I’ve always preferred Amicus to Hammer horror films. While Hammer is synonymous with classic British horror, the films themselves were often campy rather than truly frightening. Amicus films get under your skin in a way Hammer never could. I remember being utterly traumatised by one segment of Tales From The Crypt as a child, and this haunting atmosphere is a constant through the Amicus catalogue. Now Second Sight are releasing some of their most iconic films on Blu-ray, starting with the atmospheric portmanteau horror The House That Dripped Blood.
Written by Psycho author Robert Bloch, this is one of the earliest films Amicus made, with assured direction from first time director Peter Duffell, combining genuine unpleasantness with a wicked sense of humour. The thread connecting all the stories is very thin, but centres around a cursed house and the unpleasant fates that have befallen each of it’s owners.
The film is made up of four parts; Method For Murder follows Denholm Elliott’s horror author, who creates a character so vivid that he comes to life and stalks him. This is a fairly standard horror story, but told really effectively, with some chilling camerawork, as the villain looms in and out of shot, and a denouement that has since been utilised in countless modern horror stories and TV shows – most notably Inside Number 9.
Waxworks is a little more creaky, and relies more on the strength of the central performance of Peter Cushing. Here the lovelorn Cushing becomes enamoured with a waxwork, and gets drawn irresistibly back to the creepy museum. There aren’t really any surprises here, but there is some incredibly eerie, disorienting cinematography, which gives the story a nightmarish quality.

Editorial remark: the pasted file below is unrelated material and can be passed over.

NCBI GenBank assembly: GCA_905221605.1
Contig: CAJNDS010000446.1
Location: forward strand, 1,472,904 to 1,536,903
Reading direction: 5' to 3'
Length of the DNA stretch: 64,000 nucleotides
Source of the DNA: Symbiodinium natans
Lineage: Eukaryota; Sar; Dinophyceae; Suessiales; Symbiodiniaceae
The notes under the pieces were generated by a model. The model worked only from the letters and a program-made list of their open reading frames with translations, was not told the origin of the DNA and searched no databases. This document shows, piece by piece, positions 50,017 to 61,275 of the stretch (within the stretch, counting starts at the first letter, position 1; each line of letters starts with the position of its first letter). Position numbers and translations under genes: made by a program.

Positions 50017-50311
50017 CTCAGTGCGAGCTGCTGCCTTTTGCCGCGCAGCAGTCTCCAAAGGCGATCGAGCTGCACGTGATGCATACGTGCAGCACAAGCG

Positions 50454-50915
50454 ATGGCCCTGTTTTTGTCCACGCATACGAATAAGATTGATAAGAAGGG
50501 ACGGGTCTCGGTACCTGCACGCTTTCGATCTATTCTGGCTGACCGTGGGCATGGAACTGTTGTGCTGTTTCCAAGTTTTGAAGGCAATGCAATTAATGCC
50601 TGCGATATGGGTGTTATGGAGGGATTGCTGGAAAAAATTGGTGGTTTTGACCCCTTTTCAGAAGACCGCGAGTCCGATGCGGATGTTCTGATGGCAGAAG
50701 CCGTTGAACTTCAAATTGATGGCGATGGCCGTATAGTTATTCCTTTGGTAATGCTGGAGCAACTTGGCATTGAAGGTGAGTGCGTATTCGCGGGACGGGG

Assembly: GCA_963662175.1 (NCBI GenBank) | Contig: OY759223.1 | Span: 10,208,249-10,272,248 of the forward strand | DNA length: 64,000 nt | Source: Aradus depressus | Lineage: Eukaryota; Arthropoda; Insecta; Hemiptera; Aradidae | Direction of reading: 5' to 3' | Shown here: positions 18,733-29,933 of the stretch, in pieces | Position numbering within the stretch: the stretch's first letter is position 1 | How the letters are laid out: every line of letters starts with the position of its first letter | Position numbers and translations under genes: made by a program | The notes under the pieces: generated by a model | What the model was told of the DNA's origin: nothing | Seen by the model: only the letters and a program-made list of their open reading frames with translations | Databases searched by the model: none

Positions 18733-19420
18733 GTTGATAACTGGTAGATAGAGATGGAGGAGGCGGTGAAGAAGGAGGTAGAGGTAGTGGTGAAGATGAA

This is followed by the film’s best instalment, although for the most part it doesn’t feel like horror. Sweets To The Sweet is an eerie story featuring the stern Christopher Lee hiring a nanny for his withdrawn, solitary daughter. This is a low-key tale, with an agonisingly slow build towards it’s disturbing ending. Lee is great as the puritanical father, while Chloe Franks is alternately adorable and terrifying as his daughter. More than any of the others, this is the one that sticks with you long after the film has ended.
The film ends with The Cloak, a campy, self-referential tale starring Jon Pertwee as an actor renowned for playing vampires, who buys a haunted cloak. It’s tongue-in-cheek, and creepy in it’s own way, but it’s certainly the weakest in the film, so it’s an odd choice to end on.
Overall, this is a bit of a rarity, an anthology film without any real duds. Waxworks is creaky, and The Cloak is a bit too knowing for it’s own good but they’re both a lot of fun, and the other two are bonafide classics. Duffell gives each story a distinct feel, from the hypnotic, dream state of Waxworks to the oppressive, sinister Method For Murder. The House That Dripped Blood isn’t particularly original but is absolutely laden with atmosphere, and it’s a great showcase for the studio’s uniquely subversive style of horror.